W3C home > Mailing lists > Public > public-html@w3.org > October 2008

RE: Web-mobile : having a @media on script ?

From: Dailey, David P. <david.dailey@sru.edu>
Date: Sun, 12 Oct 2008 17:12:05 -0400
Message-ID: <1835D662B263BC4E864A7CFAB2FEEB3D0190567D@msfexch01.srunet.sruad.edu>
To: "Olivier GENDRIN" <olivier.gendrin@gmail.com>, "public-html" <public-html@w3.org>

Olivier GENDRIN wrote:

>Yesterday, Charles McCathieNevile gave a talk in Paris [1] about the
>web mobile. During the QA session, we came to talk about
>(java)scripts, and the conclusion was that some scripts where intended
>to be used with media=screen, and where useless/counterproductive with
>media=handheld.

I can certainly imagine coming to such a conclusion; I can easier
imagine Mr. McCathieNevile helping me to arrive at such a conclusion.
However, having missed the talk in Paris, I'm wondering if such
situations can be delineated a bit.

It seems like some of the sorts of things that differ would be motivated
by interface. For example, I don't know how one clicks and drags an
object on an i-phone when the event has been used by the OS to mean
"pan." Hence scripts relating to drag might cease to function, but that
seems more of an issue of compensations within the interface than of
size of the device, per se. 

More important it seems are things that one just wouldn't do in 80 cm2
of workspace that one would do in a larger workspace. I have asked my
students to wrestle with the appropriate interface, for example, to
solve a 2000 piece jig-saw puzzle on a megapixel screen -- normally one
uses a card table -- and the puzzle rather transforms itself as a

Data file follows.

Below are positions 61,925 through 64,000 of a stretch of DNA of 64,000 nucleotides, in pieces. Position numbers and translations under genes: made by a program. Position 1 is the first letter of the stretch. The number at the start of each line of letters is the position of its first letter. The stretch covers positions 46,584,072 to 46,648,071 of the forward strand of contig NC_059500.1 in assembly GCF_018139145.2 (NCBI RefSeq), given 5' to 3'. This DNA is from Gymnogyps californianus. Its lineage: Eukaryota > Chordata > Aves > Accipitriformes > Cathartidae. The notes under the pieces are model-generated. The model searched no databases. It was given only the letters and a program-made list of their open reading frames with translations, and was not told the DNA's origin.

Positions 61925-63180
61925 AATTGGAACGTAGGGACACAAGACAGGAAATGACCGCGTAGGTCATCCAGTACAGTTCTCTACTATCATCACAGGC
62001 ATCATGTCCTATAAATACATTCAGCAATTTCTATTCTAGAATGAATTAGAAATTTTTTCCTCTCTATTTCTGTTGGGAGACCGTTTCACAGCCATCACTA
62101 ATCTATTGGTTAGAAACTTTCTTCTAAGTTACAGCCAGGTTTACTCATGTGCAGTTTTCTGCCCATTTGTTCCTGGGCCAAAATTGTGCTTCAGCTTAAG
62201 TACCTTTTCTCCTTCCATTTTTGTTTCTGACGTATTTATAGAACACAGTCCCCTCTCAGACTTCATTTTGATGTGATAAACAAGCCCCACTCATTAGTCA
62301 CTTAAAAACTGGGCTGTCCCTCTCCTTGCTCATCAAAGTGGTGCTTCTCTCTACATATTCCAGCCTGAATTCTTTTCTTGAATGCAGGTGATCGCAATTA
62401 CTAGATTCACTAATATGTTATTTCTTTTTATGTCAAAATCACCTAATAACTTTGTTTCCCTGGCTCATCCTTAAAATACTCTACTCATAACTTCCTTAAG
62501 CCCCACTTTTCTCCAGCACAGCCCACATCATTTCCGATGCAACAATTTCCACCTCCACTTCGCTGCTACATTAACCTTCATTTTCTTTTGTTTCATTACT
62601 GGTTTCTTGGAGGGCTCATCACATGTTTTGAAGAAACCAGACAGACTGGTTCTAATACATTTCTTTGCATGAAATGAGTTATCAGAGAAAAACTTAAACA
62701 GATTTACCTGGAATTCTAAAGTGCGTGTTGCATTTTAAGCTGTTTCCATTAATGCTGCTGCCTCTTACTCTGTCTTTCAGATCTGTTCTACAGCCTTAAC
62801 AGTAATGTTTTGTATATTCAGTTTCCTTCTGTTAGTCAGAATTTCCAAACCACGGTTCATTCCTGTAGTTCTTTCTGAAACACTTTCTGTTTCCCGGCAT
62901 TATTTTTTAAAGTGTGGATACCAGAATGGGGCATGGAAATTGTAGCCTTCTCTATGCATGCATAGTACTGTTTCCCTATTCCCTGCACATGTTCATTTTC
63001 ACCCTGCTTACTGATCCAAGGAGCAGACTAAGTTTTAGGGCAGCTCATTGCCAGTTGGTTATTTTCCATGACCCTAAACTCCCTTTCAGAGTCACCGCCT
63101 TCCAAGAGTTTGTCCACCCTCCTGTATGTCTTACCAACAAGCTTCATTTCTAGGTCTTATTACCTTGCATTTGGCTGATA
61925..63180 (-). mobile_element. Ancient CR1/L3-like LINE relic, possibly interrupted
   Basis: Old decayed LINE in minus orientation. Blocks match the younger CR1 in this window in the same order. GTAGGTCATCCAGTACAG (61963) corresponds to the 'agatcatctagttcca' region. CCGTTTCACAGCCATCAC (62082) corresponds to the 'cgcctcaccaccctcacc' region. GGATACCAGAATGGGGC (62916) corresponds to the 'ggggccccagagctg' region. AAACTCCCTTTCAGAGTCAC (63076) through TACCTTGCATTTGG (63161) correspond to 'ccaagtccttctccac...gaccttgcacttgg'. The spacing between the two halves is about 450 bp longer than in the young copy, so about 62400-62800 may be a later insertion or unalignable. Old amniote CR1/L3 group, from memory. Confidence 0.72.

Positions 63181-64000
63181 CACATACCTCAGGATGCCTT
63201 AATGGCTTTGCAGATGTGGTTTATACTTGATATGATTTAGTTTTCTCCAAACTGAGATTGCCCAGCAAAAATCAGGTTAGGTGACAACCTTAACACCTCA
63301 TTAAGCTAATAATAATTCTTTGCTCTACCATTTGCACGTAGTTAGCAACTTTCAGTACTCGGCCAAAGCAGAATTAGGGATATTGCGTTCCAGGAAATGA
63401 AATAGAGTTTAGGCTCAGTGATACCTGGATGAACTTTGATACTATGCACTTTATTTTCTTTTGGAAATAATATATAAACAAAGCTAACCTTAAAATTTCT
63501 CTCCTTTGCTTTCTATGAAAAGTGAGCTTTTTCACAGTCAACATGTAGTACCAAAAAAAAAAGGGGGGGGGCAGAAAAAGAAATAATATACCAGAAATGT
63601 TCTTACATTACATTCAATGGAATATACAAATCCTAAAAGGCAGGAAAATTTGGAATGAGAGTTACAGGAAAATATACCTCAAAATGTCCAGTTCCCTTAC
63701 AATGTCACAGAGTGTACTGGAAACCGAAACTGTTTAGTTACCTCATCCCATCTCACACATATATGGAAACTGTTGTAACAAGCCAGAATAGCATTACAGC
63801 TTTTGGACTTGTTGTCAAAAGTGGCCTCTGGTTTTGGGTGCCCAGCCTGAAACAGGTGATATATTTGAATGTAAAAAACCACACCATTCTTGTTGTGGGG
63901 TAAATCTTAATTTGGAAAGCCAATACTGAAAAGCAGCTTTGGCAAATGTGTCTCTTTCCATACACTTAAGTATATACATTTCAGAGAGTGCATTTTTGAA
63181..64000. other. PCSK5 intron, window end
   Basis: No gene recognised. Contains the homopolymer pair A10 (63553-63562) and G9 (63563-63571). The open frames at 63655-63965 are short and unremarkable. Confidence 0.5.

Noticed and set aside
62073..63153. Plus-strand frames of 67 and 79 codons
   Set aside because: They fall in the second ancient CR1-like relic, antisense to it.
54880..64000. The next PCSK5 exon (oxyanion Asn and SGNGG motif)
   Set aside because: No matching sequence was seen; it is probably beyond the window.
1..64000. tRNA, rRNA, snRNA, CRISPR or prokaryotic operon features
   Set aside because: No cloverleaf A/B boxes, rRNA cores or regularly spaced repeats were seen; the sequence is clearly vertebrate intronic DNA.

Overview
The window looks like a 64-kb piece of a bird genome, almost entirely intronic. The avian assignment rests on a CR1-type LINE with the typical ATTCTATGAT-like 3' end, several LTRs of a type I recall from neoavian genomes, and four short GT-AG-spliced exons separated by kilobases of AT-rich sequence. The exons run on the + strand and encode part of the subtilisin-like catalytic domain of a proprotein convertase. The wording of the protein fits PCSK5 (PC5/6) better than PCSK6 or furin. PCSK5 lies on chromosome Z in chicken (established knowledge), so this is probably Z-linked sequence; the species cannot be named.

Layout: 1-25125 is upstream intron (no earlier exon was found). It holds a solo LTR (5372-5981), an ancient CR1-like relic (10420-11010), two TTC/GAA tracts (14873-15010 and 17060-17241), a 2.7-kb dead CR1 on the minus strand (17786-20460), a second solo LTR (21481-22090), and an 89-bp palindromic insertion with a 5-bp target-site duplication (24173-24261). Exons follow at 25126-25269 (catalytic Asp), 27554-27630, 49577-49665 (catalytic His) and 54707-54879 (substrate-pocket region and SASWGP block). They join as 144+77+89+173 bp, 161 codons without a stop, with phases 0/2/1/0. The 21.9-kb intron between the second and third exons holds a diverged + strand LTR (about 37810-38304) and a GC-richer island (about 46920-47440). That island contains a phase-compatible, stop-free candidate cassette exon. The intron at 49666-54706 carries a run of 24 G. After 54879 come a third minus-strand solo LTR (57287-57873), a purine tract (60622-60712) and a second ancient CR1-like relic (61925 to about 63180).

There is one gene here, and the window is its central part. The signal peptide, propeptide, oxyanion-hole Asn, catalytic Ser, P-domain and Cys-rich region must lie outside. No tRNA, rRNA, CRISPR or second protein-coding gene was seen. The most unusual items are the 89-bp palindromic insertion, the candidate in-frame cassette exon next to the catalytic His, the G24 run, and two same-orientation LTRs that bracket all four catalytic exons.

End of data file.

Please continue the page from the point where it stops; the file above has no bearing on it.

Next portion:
function of the size of the display (2000 objects don't draw well in a
megapixel). Some years ago I worked on the problem of assembling slide
shows in a highly limited workspace. The effect of workspace on problem
solving is interesting indeed, though I'm not necessarily seeing that
the class of automata is somehow different as a function of real estate.

Are these differences you concurred about all due to size and the
related problems of real-estate management, or are some of these
attributable to mobility itself? For example scripts that listen for
glyphs in a gestural language like ASL when given access to
accelerometers are not likely to be useful when the input device is 2D.

While the link to Chaals' talk [1] frames the topic, I don't see that it
discusses the conclusions you came to. I'm anxious to hear more.

Regards,
David


[1] http://france.w3cafe.org/Informations-et-programme,20.html
Received on Sunday, 12 October 2008 21:13:15 GMT

This archive was generated by hypermail 2.2.0+W3C-0.50 : Wednesday, 9 May 2012 00:16:23 GMT